How to Resize Image Without Losing Quality
Images are very important when it comes to marketing yourself, your brand, or your service on the web. We live in a time where visualization is everything, whether it is on your website, pinning a post on Pinterest, or sharing a post on Facebook. Studies showed that 40% of people will respond better to visual information than text. So it can be very important to have a good system in place when it comes to how to resize an image without losing quality. The last thing people want to see is a blurry photo, as this can give a bad first impression.
Understanding image resizing
Resizing an image involves changing its dimensions. The most common reasons for resizing images are to fit them into a specific space, reduce their file size for faster loading, or optimize them for different devices or platforms. However, resizing images can also result in a loss of quality, which can affect their appearance and usability.
When an image is resized, its pixels are either added or removed to adjust its dimensions. Adding pixels results in a larger image while removing pixels results in a smaller image. However, adding or removing pixels can also affect the image's quality, as it can result in pixelation, blurriness, or distortion.
Resizing an image without losing quality requires a careful approach to ensure that the image's original details and clarity are preserved.
Five ways to resize images without losing quality
In a previous post we discussed how to optimize images for performance, for SEO, and for social media. In this post we want to dive deeper into how to resize an image without losing quality. There are various ways to resize images without losing quality, and we will explore them in the following sections.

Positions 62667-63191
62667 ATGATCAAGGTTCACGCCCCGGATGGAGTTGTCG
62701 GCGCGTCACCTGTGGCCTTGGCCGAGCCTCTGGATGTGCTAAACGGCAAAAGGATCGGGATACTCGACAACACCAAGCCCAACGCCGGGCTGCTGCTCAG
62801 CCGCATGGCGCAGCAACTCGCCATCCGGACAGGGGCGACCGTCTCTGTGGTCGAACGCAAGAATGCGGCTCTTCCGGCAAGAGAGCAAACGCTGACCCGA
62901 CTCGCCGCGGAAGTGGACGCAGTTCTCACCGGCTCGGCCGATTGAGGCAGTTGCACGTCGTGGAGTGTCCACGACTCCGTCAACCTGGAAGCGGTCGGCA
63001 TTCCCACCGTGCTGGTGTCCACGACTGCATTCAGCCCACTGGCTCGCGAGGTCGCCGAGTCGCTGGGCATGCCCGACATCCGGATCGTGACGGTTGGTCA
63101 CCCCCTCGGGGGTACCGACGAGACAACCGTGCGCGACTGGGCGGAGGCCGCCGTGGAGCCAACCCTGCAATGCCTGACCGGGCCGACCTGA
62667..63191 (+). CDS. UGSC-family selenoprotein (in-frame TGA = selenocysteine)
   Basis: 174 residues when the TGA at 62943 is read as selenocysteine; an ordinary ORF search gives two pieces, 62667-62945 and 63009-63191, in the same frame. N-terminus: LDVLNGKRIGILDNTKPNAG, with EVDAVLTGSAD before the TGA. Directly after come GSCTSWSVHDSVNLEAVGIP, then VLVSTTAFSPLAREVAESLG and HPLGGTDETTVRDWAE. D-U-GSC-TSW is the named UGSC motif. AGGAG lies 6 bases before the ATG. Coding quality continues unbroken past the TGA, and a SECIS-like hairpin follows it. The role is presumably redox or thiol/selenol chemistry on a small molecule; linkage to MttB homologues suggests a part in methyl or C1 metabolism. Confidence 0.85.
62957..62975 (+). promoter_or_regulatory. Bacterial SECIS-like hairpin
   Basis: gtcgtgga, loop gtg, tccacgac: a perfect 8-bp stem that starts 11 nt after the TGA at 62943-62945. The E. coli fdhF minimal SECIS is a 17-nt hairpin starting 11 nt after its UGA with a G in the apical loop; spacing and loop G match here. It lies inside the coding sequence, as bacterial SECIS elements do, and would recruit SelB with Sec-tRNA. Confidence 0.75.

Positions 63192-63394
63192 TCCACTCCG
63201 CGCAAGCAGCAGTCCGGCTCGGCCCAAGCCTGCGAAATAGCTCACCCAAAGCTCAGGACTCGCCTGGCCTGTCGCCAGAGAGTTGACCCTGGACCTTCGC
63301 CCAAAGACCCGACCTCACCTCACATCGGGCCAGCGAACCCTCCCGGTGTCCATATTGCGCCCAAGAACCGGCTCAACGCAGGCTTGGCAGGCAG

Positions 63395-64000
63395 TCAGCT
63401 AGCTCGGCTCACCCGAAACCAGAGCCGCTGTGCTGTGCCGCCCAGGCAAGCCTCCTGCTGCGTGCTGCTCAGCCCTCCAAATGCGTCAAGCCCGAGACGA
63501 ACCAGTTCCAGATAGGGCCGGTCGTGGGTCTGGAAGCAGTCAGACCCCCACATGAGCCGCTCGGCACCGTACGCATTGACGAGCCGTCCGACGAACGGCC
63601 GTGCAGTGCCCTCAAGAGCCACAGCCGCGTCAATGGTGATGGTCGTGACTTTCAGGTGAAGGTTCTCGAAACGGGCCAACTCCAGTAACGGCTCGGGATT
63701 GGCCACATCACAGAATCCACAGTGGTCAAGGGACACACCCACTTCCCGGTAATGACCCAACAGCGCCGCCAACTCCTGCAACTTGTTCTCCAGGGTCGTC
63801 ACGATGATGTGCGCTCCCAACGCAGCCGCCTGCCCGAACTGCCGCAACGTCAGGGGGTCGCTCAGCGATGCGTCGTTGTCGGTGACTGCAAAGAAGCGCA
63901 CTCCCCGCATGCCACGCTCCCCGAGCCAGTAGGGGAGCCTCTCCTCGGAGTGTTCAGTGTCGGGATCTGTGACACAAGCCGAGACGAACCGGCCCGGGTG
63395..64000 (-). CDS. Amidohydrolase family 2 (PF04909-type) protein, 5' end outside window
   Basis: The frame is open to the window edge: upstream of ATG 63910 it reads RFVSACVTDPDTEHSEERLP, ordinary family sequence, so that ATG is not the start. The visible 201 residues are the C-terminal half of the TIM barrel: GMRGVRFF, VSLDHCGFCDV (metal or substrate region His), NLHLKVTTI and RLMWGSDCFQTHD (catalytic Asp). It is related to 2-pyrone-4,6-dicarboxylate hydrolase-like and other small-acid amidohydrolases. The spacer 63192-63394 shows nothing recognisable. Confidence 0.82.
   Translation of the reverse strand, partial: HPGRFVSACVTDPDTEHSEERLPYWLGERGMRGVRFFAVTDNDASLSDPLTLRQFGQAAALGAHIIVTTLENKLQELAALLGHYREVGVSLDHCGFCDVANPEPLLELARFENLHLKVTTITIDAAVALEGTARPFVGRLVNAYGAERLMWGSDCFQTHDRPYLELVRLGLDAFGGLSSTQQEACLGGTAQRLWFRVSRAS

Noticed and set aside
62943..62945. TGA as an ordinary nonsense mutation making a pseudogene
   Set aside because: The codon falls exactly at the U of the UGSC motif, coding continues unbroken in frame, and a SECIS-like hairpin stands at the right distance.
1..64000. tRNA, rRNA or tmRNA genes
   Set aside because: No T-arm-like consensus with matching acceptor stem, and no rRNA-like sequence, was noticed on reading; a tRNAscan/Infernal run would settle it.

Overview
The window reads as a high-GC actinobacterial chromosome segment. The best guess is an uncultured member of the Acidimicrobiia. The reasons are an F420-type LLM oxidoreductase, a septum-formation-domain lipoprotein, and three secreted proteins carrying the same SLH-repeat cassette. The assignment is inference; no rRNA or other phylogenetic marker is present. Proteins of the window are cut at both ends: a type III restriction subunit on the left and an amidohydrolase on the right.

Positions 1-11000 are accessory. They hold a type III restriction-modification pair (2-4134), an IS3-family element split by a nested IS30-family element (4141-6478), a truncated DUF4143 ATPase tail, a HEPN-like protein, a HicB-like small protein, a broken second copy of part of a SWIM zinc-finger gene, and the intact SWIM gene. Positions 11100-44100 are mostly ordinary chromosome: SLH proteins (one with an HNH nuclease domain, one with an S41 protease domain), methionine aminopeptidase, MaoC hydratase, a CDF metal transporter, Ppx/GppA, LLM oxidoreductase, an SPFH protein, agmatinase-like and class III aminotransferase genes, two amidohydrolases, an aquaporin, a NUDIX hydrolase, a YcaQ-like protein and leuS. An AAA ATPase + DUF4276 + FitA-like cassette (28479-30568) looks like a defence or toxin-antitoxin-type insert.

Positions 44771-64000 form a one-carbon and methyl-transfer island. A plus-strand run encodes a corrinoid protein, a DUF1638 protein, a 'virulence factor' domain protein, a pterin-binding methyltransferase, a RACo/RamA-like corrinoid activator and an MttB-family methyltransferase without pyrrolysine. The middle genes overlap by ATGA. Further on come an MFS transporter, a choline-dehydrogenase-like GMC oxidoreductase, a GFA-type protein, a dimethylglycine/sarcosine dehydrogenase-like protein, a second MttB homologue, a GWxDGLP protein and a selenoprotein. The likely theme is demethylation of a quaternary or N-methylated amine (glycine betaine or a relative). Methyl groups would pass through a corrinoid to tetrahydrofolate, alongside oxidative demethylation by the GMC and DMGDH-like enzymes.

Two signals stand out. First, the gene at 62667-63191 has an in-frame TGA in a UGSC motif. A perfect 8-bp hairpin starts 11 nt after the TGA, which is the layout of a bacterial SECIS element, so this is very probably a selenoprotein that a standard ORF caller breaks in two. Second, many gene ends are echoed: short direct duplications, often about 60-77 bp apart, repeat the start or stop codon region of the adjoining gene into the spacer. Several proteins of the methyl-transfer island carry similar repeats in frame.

1. Use high-quality original images
The first step to resizing an image without losing quality is to start with a high-quality original image. If the original image is of low quality, resizing it will only make the quality worse. A high-quality image will have more pixels, which means that it will be easier to resize without losing quality.
When choosing an image to resize, ensure that it is a high-resolution image that has not been compressed or resized previously. This will ensure that the image retains its details and clarity when resized.
2. Use image editing software
Image editing software such as Adobe Photoshop, GIMP, or Pixlr can be used to resize images without losing quality. These programs allow you to adjust the image's size while maintaining its original quality.
Once you have adjusted the dimensions, save the resized image in a high-quality format such as JPEG, PNG, or TIFF. These formats are known for their high image quality and are suitable for most purposes.
3. Use online image resizing tools
If you do not have access to image editing software, you can use online image resizing tools. With these tools, you can upload an image and adjust its dimensions directly online.
Online image resizing tools such as Picresize, Canva, or Adobe Express offer various features such as cropping, rotating, and adding filters to images. They also allow you to adjust the image's dimensions while maintaining its original quality.
To use an online image resizing tool, upload the image and select the resize option. Adjust the image's dimensions and select the preserve quality or maintain aspect ratio option to ensure that the image's original quality is retained. Once you have adjusted the dimensions, save the resized image in a high-quality format.
4. Use plugins
If you are using a content management system (CMS) such as WordPress, you can use plugins to resize images without losing quality. These plugins offer various features such as automatic image resizing, image compression, and optimization.
If you are running on WordPress, Optimus image optimizer won't resize your image, but rather it will reduce it using lossless compression. The great thing about lossless compression is that you don't have to worry about the quality being lost. However, it might not result in as big of a decrease in file size either. So what is recommended is to downsize/downsample your images accordingly, and then you can compress them even further upon uploading to WordPress.
First of all, you should not always rely on CSS to resize your images, but rather upload them at scale when possible. This does get trickier though if you introduce retina images into the mix. See our post on how to use retina and WebP images.
5. Use command-line tools
If you are comfortable using the command line, you can use command-line tools to resize images without losing quality. Command-line tools such as ImageMagick allow you to resize images in bulk while maintaining their original quality.